Proxy Voting as if Systems Matter

Proxy Voting as if Systems Matter

Proxy Voting as if Systems Matter. Investors currently get essentially the same voting advice if they are broadly diversified or if their investments are highly concentrated. That doesn’t make sense if they are attempting to use their votes to enhance their financial returns. It also may not make sense strategically, even if they are concerned with environmental and social issues, given current predominant views on fiduciary duty. Proxy voting based on systems risk may be a better approach for most than proxy voting to maximize returns at any given company in our portfolio.

Proxy Voting as if Systems Matter: How We Invest

Sound investment practice mandates that fiduciaries adequately diversify their portfolios. This allows investors to reap the increased returns from risky securities while significantly reducing their overall risk. This insight defines Modern Portfolio Theory. This core principle is reflected in legal regimes that govern investment fiduciaries, such as ERISA, the federal law that governs private pension plans. ERISA requires plan fiduciaries to act prudently “by diversifying the investments of the plan.” [29 USC Section 404(a)(1)(C); see also Uniform Prudent Investor Act, § 3 (“trustee shall diversify the investments of the trust” absent extraordinary circumstances.].

The late John Bogle, founder of one of the world’s largest mutual fund companies, summarized the wisdom of a diversified investment strategy: “Don’t look for the needle in the haystack; instead, buy the haystack.” (The Little Book of Common Sense Investing: The Only Way to Guarantee your Fair Share of the Stock Market)

Thus, accepted investment theory and fiduciary standards require adequate diversification. However, once a portfolio is diversified, the most critical factor determining return will not be how the companies in that portfolio perform relative to other companies (“alpha”) but rather how the market performs as a whole (“beta”). “[A]ccording to widely accepted research, alpha is about one-tenth as important as beta [and] drives some 91 percent of the average portfolio’s return.” (What They Do with Your Money)

This distinction between individual company returns and overall market return is critical because shareholder return at an individual company does not reflect its “externalized” costs, i.e., those costs it generates but does not pay. Externalized costs may include harmful emissions, resource depletion, and the instability and lost opportunities caused by inequality. Diversified shareholders (including the Company’s clients) absorb the collective costs of such externalities because they degrade and endanger the stable, healthy systems upon which corporate financial returns depend.

Thus, while individual companies can externalize costs from their own narrow perspective to “maximize shareholder value,” diversified shareholders experience and, in a sense, “internalize” such costs through lowered returns on their portfolios. [Externalities and Corporate Objectives in a World with Diversified Shareholder/Consumers, Robert G. Hansen and John R. Lott, JOURNAL OF FINANCIAL AND QUANTITATIVE ANALYSIS, 1996, vol. 31, issue 1, 43-68 (abstract) (“If shareholders own diversified portfolios, and if companies impose externalities on one another, shareholders do not want value maximization to be corporate policy. Instead, shareholders want companies to maximize portfolio values. This occurs when firms internalize between-firm externalities.”)]  Stewardship of the externalizing companies can reduce externalities (even profitable ones) to increase portfolio-level return.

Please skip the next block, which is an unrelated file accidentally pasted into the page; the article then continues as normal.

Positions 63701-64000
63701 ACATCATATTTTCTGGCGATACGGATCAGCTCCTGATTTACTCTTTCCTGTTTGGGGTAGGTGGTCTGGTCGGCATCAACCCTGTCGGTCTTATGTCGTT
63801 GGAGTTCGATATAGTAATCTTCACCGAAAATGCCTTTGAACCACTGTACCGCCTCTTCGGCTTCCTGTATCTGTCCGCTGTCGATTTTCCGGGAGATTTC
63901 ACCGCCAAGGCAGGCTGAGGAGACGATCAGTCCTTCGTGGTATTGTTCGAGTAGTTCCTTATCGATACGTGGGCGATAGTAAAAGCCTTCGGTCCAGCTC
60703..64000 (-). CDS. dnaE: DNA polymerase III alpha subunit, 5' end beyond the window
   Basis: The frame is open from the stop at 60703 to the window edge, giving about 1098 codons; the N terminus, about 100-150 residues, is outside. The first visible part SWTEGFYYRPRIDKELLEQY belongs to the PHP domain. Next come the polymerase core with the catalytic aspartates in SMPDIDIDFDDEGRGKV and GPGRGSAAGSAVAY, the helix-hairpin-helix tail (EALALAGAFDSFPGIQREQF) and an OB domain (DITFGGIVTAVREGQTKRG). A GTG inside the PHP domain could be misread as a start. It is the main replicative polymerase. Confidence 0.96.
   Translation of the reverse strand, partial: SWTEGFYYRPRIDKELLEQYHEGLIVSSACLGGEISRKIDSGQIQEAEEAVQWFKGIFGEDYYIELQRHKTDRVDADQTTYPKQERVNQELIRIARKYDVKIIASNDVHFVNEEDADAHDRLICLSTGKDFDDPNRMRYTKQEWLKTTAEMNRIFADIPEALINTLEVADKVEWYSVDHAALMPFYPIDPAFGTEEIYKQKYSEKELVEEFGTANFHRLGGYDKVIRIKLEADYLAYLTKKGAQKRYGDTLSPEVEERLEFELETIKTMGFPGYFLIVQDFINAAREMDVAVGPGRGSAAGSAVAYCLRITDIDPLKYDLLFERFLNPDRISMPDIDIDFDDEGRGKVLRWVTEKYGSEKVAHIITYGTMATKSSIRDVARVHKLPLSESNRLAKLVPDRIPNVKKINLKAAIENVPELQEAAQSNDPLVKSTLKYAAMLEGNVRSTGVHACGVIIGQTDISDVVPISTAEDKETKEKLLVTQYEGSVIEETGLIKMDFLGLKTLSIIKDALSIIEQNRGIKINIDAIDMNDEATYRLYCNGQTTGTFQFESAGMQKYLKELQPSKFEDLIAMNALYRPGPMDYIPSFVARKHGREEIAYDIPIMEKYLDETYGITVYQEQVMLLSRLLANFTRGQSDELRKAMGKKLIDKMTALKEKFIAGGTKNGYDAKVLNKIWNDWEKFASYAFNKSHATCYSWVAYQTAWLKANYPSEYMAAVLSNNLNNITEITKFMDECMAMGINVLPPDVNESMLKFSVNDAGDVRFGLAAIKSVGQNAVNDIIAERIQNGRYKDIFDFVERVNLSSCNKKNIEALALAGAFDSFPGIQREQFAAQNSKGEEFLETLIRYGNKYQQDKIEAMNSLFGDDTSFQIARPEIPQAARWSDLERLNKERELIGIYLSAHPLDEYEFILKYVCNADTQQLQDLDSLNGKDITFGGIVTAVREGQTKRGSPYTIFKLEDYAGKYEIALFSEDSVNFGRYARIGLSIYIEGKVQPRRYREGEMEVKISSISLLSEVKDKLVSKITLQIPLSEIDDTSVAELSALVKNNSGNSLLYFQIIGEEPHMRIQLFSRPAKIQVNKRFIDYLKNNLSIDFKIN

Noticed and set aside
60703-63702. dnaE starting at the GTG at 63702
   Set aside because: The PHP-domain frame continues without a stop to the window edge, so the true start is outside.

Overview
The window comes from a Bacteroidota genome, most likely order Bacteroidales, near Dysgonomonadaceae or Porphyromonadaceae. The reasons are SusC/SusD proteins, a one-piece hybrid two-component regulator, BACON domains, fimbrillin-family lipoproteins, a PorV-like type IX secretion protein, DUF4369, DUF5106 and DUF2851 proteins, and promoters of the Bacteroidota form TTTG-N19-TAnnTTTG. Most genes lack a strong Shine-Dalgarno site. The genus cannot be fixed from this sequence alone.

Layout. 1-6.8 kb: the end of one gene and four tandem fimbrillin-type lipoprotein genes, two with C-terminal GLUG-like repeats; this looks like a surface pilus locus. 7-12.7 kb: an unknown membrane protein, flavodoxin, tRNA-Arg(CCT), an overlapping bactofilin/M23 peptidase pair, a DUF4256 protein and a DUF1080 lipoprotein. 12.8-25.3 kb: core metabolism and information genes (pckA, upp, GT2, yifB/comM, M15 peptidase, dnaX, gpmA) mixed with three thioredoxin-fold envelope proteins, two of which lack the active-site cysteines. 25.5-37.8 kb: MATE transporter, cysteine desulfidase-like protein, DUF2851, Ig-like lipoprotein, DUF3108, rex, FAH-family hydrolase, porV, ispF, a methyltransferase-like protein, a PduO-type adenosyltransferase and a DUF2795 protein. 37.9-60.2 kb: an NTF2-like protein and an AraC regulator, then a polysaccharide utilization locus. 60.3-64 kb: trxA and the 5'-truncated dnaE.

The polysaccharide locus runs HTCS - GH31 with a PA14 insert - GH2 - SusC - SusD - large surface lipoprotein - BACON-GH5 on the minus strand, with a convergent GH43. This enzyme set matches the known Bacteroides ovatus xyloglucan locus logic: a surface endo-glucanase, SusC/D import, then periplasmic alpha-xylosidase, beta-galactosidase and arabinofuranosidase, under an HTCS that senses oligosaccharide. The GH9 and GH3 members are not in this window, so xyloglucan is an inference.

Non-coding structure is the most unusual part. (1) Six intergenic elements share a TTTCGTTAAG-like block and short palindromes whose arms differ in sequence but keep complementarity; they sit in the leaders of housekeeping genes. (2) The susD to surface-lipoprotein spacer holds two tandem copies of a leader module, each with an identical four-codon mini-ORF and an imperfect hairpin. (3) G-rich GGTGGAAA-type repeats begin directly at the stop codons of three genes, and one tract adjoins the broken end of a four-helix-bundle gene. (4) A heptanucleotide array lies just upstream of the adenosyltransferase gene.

In many instances, decision-making on proxy voting focuses on the effect that environmental and social behaviors may have on the financial performance of companies whose activity is at issue and not on the external costs such behaviors create. In so doing, the shareholder or fiduciary may be undercutting the 91% of potential return attributed to market return to maximize the 9% that comes from outperformance. Externalized social and environmental costs can play an outsized role in that 91%.

Voting on a system stewardship basis might involve, in particular instances, asking a company to forgo an activity that would improve its financial performance. However, that would also materially harm the economy due to the damage it causes to the environment. Decision-making focusing on the impact of externalities on portfolio-wide returns can help ensure better-rationalized voting decisions that reflect the effects on beneficiaries’ short- and long-term returns.

Proxy Voting as if Systems Matter: Current Advice is Inadequate

Current proxy voting advice could be said to be based on a pre-Modern Portfolio Theory of investing. If so, it was outdated before the major proxy advisory firms even existed.

Glass Lewis’ 2024 Proxy Guidelines – United States voting guidelines state: “Glass Lewis evaluates all environmental and social issues through the lens of long-term shareholder value. . .  When evaluating environmental and social factors that may be relevant to a given company, Glass Lewis does so in the context of the financial materiality of the issue to the company’s operations.” (Emphasis added).

ISS takes the same position in its description of its “Global Approach” to “Social and Environmental Issues” in its United States voting guidelines: “While a variety of factors goes into each analysis, the overall principle guiding all vote recommendations focuses on how the proposal may enhance or protect shareholder value in either the short or long term. . . Management and the board should be afforded the flexibility to make decisions on specific public policy positions based on their own assessment of the most beneficial strategies for the company.” (ISS 2023 Proxy Voting Guidelines Benchmark Policy Recommendations).

The principal proxy advisers provide voting guidance on maximizing returns at each company they cover. However, both services offer overlays aimed at addressing investor values that go beyond maximizing returns.